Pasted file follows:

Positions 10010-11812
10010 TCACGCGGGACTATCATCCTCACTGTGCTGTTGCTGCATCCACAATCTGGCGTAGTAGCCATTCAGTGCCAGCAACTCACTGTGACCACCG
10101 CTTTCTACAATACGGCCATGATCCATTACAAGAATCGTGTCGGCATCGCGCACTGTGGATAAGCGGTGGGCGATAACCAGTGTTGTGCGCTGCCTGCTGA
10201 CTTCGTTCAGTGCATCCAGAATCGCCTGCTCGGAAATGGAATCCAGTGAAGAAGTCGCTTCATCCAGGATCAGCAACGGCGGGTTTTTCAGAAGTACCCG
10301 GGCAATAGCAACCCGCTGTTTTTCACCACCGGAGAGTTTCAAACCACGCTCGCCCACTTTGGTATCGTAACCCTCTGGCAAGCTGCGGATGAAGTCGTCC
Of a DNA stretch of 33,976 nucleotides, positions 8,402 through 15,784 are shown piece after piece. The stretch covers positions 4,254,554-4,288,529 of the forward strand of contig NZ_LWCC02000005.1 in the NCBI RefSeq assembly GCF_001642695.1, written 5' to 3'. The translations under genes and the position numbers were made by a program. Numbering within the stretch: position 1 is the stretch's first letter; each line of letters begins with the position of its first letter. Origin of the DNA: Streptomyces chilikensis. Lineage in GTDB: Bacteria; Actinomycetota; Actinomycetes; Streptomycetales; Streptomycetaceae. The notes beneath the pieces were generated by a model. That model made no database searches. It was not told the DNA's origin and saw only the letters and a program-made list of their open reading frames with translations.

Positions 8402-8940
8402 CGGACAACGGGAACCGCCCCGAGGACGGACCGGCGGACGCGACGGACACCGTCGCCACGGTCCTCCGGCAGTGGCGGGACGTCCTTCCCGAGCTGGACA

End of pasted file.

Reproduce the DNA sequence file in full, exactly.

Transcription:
Positions 10010-11812
10010 TCACGCGGGACTATCATCCTCACTGTGCTGTTGCTGCATCCACAATCTGGCGTAGTAGCCATTCAGTGCCAGCAACTCACTGTGACCACCG
10101 CTTTCTACAATACGGCCATGATCCATTACAAGAATCGTGTCGGCATCGCGCACTGTGGATAAGCGGTGGGCGATAACCAGTGTTGTGCGCTGCCTGCTGA
10201 CTTCGTTCAGTGCATCCAGAATCGCCTGCTCGGAAATGGAATCCAGTGAAGAAGTCGCTTCATCCAGGATCAGCAACGGCGGGTTTTTCAGAAGTACCCG
10301 GGCAATAGCAACCCGCTGTTTTTCACCACCGGAGAGTTTCAAACCACGCTCGCCCACTTTGGTATCGTAACCCTCTGGCAAGCTGCGGATGAAGTCGTCC
Of a DNA stretch of 33,976 nucleotides, positions 8,402 through 15,784 are shown piece after piece. The stretch covers positions 4,254,554-4,288,529 of the forward strand of contig NZ_LWCC02000005.1 in the NCBI RefSeq assembly GCF_001642695.1, written 5' to 3'. The translations under genes and the position numbers were made by a program. Numbering within the stretch: position 1 is the stretch's first letter; each line of letters begins with the position of its first letter. Origin of the DNA: Streptomyces chilikensis. Lineage in GTDB: Bacteria; Actinomycetota; Actinomycetes; Streptomycetales; Streptomycetaceae. The notes beneath the pieces were generated by a model. That model made no database searches. It was not told the DNA's origin and saw only the letters and a program-made list of their open reading frames with translations.

Positions 8402-8940
8402 CGGACAACGGGAACCGCCCCGAGGACGGACCGGCGGACGCGACGGACACCGTCGCCACGGTCCTCCGGCAGTGGCGGGACGTCCTTCCCGAGCTGGACA